Matzo Ball Soup, Quarantine Style

The holiday of Passover means different things to different people, but perhaps the single most iconic dish is also one of the best foods ever conceived by the Jewish people: matzo ball soup. 

What is matzo ball soup? Part of the Passover tradition includes not eating leavened bread, meaning anything with yeast. The most famous and traditional alternative is matzo, a flat, thin cracker that tastes like day-old cardboard. Matzo meal is ground up matzo. To make matzo ball soup, you form the matzo meal into balls with egg, spices, and chicken fat, and poach it in chicken soup. Delicious.

The problem is, where does one find matzo meal during the quarantine? Rather than try to track it down, I decided to get a little creative (while also throwing all kosher rules out the window), and made something that, I think, honored the spirit of eating delicious food, even if I futzed with the rules a little bit.  I very generally followed BA’s recipe for the matzo balls, though as described below, almost every part of it got changed. 

I started out making chicken stock. I roasted a bag of frozen “party wings” at 225° for about an hour just to thaw them and render out the fat. I wasn’t looking for the wings to be done, as I wasn’t going to eat them. Rather, I wanted the wings to get a little color and for them to release as much fat as they could. I also roasted two pounds of chicken leg quarters (not pictured). I dropped the chicken into a pot. I then poured the drippings into small mason jar I had handy, and put it into the fridge (more on this later).

When the stock veggies went in

Then, into the pot went two onions, three carrots, a few celery stalks, and a lot of garlic. None of these vegetables or meat will make it into the final soup, so it’s okay (and recommended) to do a pretty rough chop on the vegetables and include the onion and garlic skins and the carrot stems. Then fill the pot with as much water as possible and throw it on the burner. At this stage, you can proceed how you want. I was using an Instant Pot, so I pressure cooked the broth for a while before putting it on

The veggies looking a little wilted after a few hours

slow cook. Whatever you do, just cook it for a long time to try to extract as much flavor out of the meat and vegetables and into the stock as you can. (This is a major do as I say, not as I do moment. I left my stock cooking at too high a temp for too long without checking on it, and ended up reducing my stock way too low. Don’t be like me, keep your pot covered and your flame low if you’re going to keep it going all night.)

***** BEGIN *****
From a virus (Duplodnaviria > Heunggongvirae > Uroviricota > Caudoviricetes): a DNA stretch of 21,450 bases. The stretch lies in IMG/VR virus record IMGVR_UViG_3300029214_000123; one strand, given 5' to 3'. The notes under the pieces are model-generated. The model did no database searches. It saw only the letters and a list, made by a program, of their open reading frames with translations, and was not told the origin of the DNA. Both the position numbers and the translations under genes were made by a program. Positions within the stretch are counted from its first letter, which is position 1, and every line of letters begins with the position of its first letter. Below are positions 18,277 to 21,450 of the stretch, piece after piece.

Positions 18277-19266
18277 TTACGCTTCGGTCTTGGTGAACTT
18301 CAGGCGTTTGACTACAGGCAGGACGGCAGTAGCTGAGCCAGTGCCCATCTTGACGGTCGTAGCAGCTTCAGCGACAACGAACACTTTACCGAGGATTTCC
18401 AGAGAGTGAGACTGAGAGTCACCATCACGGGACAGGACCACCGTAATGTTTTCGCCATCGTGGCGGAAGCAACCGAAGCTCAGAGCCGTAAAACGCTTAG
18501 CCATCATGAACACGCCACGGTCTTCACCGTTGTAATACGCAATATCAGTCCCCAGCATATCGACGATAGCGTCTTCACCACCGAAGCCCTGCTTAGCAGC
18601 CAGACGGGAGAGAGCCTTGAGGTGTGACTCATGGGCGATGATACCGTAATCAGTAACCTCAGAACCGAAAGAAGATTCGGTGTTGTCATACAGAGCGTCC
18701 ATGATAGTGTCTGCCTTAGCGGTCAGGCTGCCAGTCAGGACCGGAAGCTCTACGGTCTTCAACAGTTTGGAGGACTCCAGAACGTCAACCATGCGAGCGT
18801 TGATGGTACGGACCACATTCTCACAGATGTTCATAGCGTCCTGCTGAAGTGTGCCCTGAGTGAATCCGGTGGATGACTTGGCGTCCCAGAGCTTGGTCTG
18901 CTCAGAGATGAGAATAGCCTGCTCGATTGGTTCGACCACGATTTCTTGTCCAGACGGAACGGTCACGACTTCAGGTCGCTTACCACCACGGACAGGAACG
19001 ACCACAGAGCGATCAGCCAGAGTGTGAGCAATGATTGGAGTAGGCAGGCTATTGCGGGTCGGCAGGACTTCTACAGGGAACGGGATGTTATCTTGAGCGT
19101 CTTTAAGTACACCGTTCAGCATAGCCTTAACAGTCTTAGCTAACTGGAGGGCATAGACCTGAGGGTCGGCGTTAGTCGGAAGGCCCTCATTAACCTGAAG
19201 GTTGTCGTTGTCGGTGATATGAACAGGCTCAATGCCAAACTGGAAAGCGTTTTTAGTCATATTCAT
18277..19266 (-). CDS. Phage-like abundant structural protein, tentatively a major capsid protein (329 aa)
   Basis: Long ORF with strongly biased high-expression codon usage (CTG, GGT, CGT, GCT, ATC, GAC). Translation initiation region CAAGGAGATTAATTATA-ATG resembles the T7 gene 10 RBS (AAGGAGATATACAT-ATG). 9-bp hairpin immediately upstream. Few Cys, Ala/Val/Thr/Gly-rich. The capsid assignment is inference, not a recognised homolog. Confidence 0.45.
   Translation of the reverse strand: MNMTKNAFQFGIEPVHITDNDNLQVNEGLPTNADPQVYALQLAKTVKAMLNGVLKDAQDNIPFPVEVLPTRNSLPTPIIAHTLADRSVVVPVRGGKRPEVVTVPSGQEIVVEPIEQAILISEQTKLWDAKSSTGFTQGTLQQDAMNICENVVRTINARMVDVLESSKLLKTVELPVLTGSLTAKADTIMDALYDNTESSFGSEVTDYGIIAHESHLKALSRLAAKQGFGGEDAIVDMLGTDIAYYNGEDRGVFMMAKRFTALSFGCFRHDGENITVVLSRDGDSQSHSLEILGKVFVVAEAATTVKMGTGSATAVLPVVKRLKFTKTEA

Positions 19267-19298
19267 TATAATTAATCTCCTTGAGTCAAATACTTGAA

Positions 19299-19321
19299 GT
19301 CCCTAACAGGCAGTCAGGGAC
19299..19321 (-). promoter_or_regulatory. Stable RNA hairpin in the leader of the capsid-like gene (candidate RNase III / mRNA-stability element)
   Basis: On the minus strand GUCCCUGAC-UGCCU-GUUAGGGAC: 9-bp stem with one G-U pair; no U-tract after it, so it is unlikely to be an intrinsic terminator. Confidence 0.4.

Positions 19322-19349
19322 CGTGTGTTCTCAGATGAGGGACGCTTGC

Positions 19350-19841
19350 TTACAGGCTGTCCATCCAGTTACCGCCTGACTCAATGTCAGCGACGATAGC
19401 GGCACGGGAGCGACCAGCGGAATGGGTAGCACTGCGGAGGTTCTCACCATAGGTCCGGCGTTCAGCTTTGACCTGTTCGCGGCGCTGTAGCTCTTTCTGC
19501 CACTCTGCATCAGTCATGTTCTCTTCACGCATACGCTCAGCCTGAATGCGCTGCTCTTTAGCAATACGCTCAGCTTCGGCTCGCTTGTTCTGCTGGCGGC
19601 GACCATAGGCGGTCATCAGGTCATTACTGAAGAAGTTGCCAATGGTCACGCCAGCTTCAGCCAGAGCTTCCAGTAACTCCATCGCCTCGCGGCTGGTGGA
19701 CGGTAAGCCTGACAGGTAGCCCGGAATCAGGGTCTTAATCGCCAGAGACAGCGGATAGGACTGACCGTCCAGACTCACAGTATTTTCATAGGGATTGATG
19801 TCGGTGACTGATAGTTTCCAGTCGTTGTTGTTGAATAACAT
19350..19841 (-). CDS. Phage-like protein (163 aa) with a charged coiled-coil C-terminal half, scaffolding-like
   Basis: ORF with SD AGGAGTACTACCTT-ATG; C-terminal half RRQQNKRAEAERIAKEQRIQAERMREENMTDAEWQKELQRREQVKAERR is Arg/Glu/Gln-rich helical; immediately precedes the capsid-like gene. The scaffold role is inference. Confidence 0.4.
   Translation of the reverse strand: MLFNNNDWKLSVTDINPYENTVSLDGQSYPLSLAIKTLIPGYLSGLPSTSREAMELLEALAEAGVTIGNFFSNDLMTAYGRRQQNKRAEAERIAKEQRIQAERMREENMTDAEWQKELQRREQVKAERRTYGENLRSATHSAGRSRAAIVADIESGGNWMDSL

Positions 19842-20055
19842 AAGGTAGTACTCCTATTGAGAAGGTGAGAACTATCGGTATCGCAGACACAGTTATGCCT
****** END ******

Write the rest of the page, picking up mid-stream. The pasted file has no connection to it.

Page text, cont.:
Soup’s up

Once your stock is ready (or, if you’re like me, your reduced stock is ready), it’s time to start building your soup. Strain the solids from your broth and throw them away (you can try to salvage some of this but, honestly, those veggies are toast. There isn’t much flavor left). I put in two chopped onions, three large carrots, a head of garlic, four celery stalks (make sure to actually discard onion and garlic skins and carrot tops this time), and three pounds of boneless, skinless chicken thighs. Make sure your water level is good, or add more if your stock is too reduced. I also added a generous portion of salt and pepper, thyme, rosemary, and basil.  Bring your soup to a boil, then cover and reduce flame to medium. Leave it to cook for hours.

Time to make the fake matzo balls. Matzo meal is already baked, so it wouldn’t work to use something like raw flour. Instead, I bought a box of unsalted saltines (yes, they exist) and crushed them until I had about a cup and a half of crumbs. Following BA’s recipe above, I mixed the saltines with 6 eggs, salt, pepper, and the normal set of delicious herbs. Now, remember the chicken fat from above? If you set it aside like I did and put it in the fridge, the fat

Saltine ball batter

should have separated from the rest of the drippings, leaving you with liquid gold aka schmaltz. Add a half cup of that into the ball batter (I would add the bottom layer, which is basically just concentrated chicken essence straight into the soup and let it cook away). Mix everything together and you should end up with a pretty wet consistency, such as pictured to the left. Put the batter in the fridge.

Here’s where we get really non-Kosher for Passover. After at least half an hour or so in the fridge (though more is better) pull the batter from the fridge and form into balls of about an inch-plus diameter. I ended up with about 14 balls. I filled a plate with Panko, the delicious, herby Japanese bread crumbs, and then rolled the balls in the Panko until the balls were dry enough to remain separate (right). I then put these back into the fridge.

About 45 minutes to an hour before you’re ready to eat, pull the balls out of the fridge and get your soup to a rolling boil. Put each ball into a ladle and dip it into the soup slowly before releasing it (just to make sure the binding grabs hold instead of falling apart). Repeat until they’re all in the soup.  Give it at least 40 minutes to cook all together, and then ladle it into a bowl and enjoy with a glass of wine (or four). Mazel tov!

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